Willie Levenson of the Human Access Project wants people to fall in love with the Willamette River. According to Levenson, a lot of people have written off the Willamette in large part because Portlanders don’t have easy access to the riverfront. One of the major contributing factors is the goose droppings at Tom McCall Waterfront Park, which make it difficult for visitors to sit down and enjoy themselves.
That’s where Geese Guys comes in. Their entire business is to mitigate conflicts between goose populations and city properties in a sustainable manner. In July, Human Access Project partnered with Geese Guys to help reduce the goose population at Waterfront Park and the two groups are in the process of applying for a three-year pilot project with the Parks and Recreation Department.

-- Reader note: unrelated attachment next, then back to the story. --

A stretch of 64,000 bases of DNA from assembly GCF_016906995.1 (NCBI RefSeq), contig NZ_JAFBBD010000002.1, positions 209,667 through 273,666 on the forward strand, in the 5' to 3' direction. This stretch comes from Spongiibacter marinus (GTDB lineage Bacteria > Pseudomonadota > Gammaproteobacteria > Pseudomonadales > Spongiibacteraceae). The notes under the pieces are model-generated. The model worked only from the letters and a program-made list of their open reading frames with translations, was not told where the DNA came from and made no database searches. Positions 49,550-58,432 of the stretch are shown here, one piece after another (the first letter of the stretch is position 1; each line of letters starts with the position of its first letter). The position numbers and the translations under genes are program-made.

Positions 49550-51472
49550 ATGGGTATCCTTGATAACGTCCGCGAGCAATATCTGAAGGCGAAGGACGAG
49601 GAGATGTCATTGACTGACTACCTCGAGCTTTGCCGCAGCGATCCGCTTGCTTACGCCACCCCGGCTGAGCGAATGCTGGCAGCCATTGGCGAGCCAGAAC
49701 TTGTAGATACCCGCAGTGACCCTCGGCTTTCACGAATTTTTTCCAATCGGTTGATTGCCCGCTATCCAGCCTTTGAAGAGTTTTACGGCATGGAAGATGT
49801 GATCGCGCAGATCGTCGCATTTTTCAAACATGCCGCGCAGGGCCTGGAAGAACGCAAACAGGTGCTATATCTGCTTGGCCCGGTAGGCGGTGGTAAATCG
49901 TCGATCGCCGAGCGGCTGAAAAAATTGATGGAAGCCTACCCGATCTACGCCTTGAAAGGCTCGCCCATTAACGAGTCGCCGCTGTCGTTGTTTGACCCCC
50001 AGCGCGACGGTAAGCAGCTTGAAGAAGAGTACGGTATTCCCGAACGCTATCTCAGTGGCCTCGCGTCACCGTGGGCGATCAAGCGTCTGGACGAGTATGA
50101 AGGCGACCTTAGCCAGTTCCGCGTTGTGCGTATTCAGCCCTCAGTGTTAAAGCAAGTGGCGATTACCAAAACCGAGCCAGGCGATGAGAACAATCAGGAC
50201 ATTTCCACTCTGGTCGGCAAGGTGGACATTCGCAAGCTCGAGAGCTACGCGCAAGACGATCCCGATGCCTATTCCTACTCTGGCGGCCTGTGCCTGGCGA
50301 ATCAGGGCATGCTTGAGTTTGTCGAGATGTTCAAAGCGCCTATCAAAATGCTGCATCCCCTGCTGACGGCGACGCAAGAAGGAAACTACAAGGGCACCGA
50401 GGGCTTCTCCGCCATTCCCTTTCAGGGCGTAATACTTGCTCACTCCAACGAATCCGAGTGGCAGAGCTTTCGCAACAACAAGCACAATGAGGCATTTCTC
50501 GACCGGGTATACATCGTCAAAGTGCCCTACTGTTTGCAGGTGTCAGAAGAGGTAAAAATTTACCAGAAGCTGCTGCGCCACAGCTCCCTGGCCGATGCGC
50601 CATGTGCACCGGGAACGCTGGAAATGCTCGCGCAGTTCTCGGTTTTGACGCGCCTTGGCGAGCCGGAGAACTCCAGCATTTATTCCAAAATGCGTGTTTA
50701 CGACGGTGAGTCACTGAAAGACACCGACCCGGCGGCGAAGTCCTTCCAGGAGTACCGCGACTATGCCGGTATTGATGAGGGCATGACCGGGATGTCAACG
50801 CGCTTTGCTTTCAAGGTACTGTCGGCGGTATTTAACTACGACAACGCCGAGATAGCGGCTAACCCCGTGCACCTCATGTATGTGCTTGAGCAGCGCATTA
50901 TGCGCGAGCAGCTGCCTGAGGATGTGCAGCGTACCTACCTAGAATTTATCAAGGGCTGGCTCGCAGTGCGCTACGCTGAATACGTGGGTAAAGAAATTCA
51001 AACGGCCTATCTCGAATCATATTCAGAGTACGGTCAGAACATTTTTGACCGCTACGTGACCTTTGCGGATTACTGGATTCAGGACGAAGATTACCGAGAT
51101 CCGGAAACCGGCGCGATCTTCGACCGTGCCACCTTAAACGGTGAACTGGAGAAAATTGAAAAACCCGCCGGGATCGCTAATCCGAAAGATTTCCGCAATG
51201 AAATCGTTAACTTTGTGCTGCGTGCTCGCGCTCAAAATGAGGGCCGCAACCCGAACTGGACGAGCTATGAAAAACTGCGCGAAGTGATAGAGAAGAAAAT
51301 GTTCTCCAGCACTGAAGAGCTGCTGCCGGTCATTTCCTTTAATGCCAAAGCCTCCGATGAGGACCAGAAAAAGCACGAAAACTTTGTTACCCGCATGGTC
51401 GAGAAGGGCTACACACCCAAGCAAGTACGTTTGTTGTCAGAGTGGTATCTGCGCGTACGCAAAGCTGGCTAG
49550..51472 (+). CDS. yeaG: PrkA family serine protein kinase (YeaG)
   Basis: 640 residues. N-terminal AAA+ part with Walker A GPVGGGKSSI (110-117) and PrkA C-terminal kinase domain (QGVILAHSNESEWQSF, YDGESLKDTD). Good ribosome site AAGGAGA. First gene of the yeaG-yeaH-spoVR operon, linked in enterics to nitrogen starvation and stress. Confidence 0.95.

Are you bothered by the abundance of goose droppings? Does it keep you from going to the park?
- Willie Levenson: Ringleader for the Human Access Project
- Kristen Grompone: President and Co-owner of Geese Guys
- Bob Sallinger: Conservation director for the Audubon Society Portland
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OPB | Feb. 22, 2017